Why you need a book designer for your children’s book
Publishing a children’s book? Use a book designer to make it visually appealing and easy to read before the artwork begins.
Case study: Channon, a first-time author, hired an illustrator who had little knowledge of book design. How did I know?
1) The artist/illustrator (?) did not leave adequate space for the story paragraphs. There should have been a clear open space for the text. Instead, the typography was poorly placed and hard to read on top of the artwork.
Solution: A book designer would have indicated an area for text on each page. This should been done at the preliminary storyboard phase.
2) Shannon and her artist initially sent me a PDF that did not include the inside front or inside back cover; both are blank and do not have page numbers. Thus, in the PDF, the title page was on the left; it should have been a right-hand page.
Solution: A book designer knows the correct page flow and could have avoided this problem at the outset.
3) The artist didn’t understand how to draw in page spreads (left-and-right facing pages). Example: left-and-right facing illustrations were separate, visually too busy, and unbalanced.
Solution: A book designer can help the illustrator with suggestions for balance within the page layout.
4) Some of the illustrations did not leave adequate margins, usually called a safety area. Important parts of the illustration (such as the top of the character’s head) were placed too close to the trim edge.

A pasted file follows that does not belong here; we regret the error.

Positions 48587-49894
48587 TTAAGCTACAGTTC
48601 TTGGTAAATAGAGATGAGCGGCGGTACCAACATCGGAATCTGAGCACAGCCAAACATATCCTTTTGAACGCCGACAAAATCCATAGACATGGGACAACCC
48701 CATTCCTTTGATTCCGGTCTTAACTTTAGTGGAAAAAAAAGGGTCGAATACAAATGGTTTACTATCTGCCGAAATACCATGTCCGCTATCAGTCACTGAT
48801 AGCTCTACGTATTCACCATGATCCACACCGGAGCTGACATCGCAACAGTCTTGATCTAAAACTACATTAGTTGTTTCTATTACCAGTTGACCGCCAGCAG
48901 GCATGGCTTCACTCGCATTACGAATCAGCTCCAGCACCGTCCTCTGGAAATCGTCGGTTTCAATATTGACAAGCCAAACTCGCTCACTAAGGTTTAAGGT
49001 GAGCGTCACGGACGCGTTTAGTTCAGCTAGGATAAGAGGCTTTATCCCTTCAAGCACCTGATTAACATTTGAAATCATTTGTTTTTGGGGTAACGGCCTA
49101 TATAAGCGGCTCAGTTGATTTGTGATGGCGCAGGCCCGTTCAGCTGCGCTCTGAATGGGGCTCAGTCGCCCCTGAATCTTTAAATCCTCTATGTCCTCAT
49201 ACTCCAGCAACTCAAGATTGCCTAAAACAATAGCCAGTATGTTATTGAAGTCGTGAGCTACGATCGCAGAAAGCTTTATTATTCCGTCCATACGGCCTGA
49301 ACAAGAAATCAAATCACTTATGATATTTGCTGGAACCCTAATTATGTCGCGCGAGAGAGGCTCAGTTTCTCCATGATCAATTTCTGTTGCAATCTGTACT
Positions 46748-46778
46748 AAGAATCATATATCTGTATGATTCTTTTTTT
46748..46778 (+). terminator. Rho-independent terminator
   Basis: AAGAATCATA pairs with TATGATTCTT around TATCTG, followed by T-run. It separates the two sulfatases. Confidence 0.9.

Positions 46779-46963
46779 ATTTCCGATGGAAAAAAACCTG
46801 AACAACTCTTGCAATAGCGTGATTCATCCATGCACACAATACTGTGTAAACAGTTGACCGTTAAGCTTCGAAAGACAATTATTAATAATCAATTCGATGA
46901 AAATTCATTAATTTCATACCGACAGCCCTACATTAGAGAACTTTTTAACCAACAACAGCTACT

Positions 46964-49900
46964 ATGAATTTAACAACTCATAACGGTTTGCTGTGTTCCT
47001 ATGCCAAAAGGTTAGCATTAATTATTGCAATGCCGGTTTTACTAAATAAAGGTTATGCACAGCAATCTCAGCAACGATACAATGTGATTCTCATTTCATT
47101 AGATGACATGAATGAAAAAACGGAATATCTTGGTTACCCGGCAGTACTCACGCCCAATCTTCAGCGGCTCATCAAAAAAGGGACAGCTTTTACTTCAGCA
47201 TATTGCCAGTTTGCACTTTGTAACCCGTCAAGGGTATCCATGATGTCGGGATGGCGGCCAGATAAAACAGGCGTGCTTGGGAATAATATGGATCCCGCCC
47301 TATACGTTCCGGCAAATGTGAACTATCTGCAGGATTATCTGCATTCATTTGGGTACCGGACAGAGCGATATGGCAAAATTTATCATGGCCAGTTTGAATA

Solution: A book designer provides guidelines, showing the safety area and trim before the artwork begins.
5) The artist did not send layered files in case I needed to make adjustments.
Solution: The author, illustrator, and designer should discuss the parameters of the project in advance, so they know what type of file format is needed. Ditto for number 6.
6) The artist embedded the images in an Adobe Illustrator file vs. sending individual high-res JPEGs. It would not be good use of my time to copy and paste each drawing into separate files. Adobe Illustrator is great for illustration but not the right program for book layout.
Solution: A book designer would request single files (which I did immediately).
My solution to numbers 1 and 3: To improve the story’s typography, I placed the text on the left-hand page and the artwork on the right-hand page. (I deleted all text on the right-hand-page illustrations.) I increased the point size, used a kid-friendly typeface, and added a soft, pastel background tint to blend with the artwork. Now, the story was easy to read.
The new layout added more pages to the book. It went from twenty-four pages to thirty-two pages – the standard page count for children’s books. The author said, “I was initially shocked by the number of pages, but this layout provides greater readability.”
Mistakes like these can be avoided if the author, illustrator, and book designer plan the project together before the illustrator goes to work. Please consult with your book designer for a successful children’s book.